A French-Cameroonian raised in the southern suburb of Paris (Viry-Châtillon), Honorine Goueth has built a career in international affairs and cross-cultural education. She has worked with diplomatic missions, universities and as an aid to a member of the U.S. Congress. She then served as the COO of Little Africa, a quickly growing Black woman-owned agency which focuses on elevating cultures from Africa and its diaspora. Today, Honorine is part of Quidam, a French political empowerment organization, and she recently founded the The D Project, a virtual platform empowering people to redefine world citizenship in their own terms. Honorine was both a Lantos fellow and a Yenching scholar. She holds a dual BA in History and Hispanic studies from Paris-Sorbonne as well as a MA in Contemporary History from the same university. She received her LL.M in China studies from Peking University.
Honorine began her career with the Bolivian Embassy in Paris before serving as an International Relations Officer for several universities. As a recipient of Humanity in Action’s Congressional Fellowship, Honorine provided legislative support on education, foreign affairs and social development portfolios to Congresswoman Cheri Bustos (IL-17) in the United States House of Representatives. Her experience also includes training in protocol at the U.S. Ambassador’s office in France, serving as a diplomatic liaison during COP21, and working in the Office of the President of the General Assembly at the United Nations. In her former role as the COO of Little Africa, Honorine advanced the organization’s mission to create a healing space designed to change narratives regarding African descents in France and reclaiming the greatness of African culture by promoting African artists and advocating for better representation in the cultural sector. Little Africa’s work today also connects the African diaspora through digital platforms, publishing, and placemaking.
Honorine’s time abroad shaped her identity as a world citizen. Travelling with a privileged passport while being a Black woman gave her a unique perspective on the power dynamics and attitudes underlying the concept of global citizenship. Today, she continues to build on her experiences, including the multiple Global Citizenship Education programs she participated in, to create a movement for redefining the practice of global citizenship. Her vision is to empower people around the world to acknowledge and confront the history of colonization so that these injustices may be rectified. In seeking to redefine engagement with the concept of global citizenship, Honorine is committed to centering racism and racial injustice in approaches to international development while ensuring that those impacted by these programs drive the conversation.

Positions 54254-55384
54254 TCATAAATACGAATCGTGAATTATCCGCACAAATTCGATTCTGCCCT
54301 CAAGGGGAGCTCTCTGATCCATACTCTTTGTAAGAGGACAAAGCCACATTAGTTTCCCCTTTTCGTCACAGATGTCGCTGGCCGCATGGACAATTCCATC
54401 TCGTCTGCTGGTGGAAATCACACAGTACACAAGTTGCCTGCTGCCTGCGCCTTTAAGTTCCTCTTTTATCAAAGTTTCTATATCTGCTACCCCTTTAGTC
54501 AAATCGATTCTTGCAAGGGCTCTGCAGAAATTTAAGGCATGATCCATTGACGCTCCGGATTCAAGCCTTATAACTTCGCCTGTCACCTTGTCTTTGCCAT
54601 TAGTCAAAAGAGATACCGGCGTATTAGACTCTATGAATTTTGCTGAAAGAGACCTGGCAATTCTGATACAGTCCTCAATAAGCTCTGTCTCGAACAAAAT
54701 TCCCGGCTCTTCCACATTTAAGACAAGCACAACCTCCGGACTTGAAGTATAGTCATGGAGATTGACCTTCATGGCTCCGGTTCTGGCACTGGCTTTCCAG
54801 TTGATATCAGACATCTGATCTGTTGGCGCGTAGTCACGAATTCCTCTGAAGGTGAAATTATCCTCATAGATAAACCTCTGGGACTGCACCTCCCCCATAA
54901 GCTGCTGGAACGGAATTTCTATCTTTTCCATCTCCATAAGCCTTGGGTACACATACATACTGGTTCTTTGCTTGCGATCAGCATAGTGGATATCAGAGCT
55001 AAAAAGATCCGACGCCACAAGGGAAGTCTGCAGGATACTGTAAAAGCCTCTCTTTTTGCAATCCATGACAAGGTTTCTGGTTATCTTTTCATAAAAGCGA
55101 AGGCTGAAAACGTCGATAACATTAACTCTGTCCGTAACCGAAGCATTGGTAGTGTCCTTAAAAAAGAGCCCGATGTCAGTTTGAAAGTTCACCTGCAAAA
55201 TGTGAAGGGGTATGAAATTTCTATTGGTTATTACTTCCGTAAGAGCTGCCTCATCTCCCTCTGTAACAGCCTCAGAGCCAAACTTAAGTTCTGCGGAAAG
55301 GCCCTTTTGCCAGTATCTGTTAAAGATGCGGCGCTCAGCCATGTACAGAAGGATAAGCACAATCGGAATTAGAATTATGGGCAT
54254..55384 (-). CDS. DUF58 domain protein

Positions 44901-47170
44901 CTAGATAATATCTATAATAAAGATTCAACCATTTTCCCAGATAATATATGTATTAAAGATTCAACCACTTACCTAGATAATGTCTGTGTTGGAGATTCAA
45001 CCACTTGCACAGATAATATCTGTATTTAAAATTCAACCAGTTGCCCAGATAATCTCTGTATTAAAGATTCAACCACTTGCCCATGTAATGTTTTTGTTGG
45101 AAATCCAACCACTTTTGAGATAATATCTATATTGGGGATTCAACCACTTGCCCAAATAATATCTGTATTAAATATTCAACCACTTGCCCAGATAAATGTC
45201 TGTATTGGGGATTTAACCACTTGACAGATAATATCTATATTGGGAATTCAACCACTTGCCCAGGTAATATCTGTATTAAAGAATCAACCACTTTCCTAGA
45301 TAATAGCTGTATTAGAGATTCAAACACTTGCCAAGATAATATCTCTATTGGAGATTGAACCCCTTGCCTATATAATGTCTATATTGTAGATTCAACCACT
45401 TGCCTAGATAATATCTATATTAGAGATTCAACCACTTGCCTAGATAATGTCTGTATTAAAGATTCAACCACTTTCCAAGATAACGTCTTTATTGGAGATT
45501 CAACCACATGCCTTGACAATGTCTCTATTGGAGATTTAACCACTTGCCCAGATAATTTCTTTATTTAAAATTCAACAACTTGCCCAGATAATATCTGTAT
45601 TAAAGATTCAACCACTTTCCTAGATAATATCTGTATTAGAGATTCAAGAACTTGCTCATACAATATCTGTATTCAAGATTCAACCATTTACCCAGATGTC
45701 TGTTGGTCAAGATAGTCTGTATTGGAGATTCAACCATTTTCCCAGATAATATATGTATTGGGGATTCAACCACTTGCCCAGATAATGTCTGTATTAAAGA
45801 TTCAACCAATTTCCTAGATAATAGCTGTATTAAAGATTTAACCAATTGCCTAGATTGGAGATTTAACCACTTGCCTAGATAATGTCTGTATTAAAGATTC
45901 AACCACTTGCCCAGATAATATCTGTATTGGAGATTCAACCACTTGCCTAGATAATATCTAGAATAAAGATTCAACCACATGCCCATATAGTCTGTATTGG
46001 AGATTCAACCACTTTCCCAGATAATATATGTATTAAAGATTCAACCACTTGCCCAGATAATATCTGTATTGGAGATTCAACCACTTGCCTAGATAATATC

Although Honorine’s myriad experiences, from the Erasmus program at the University of Barcelona nearly ten years ago to her time at the Yenching Academy of Peking University, all played a role in inspiring her to pursue her vision, the most impactful experience was through Humanity in Action.
“Indeed, the fellowship disrupted my life at a time when I was in dire need of new perspectives to help me process my personal and professional experiences. I still recall my attitude at the beginning of the program: globally silent and focused on absorbing information as I worked to reconcile my everyday life with all of these critical theories!”
“Since the fellowship took place in the middle of the neighborhood of Château rouge, aka Paris’s Little Africa, the experience also brought me back to the neighborhood that my mother used to bring my sisters and I for haircare, food, and music that was not available elsewhere in the city. This unexpectedly forced me to examine these memories on top of a deep process of deconstruction. That changed me.”
Afterwards, Honorine felt the necessity of applying her newly-collected knowledge. Her experience in Little Africa pushed her to grow professionally and like her time at the United Nations, which brought her to the US for the very first time, gave her a new perspective on the lived experience of global citizenship. Overall, her experience through the Humanity in Action Fellowship bolstered her sense of activism and identity as a minority individual capable of understanding and combating systemic inequalities.
Honorine’s work and research later brought her to Beijing, where she studied Sino-African partnerships as a Yenching Scholar. After leaving China, Honorine joined the collective Quidam, a French political empowerment school like Justice Democrats or Vote, Run, Lead in the US, in order to discover practice of alternative forms of political engagement. The most recent work she undertakes as the founder of The D Project, aims to empower people around the globe to critically engage with the practice of world citizenship and redefine world citizenship in their own terms.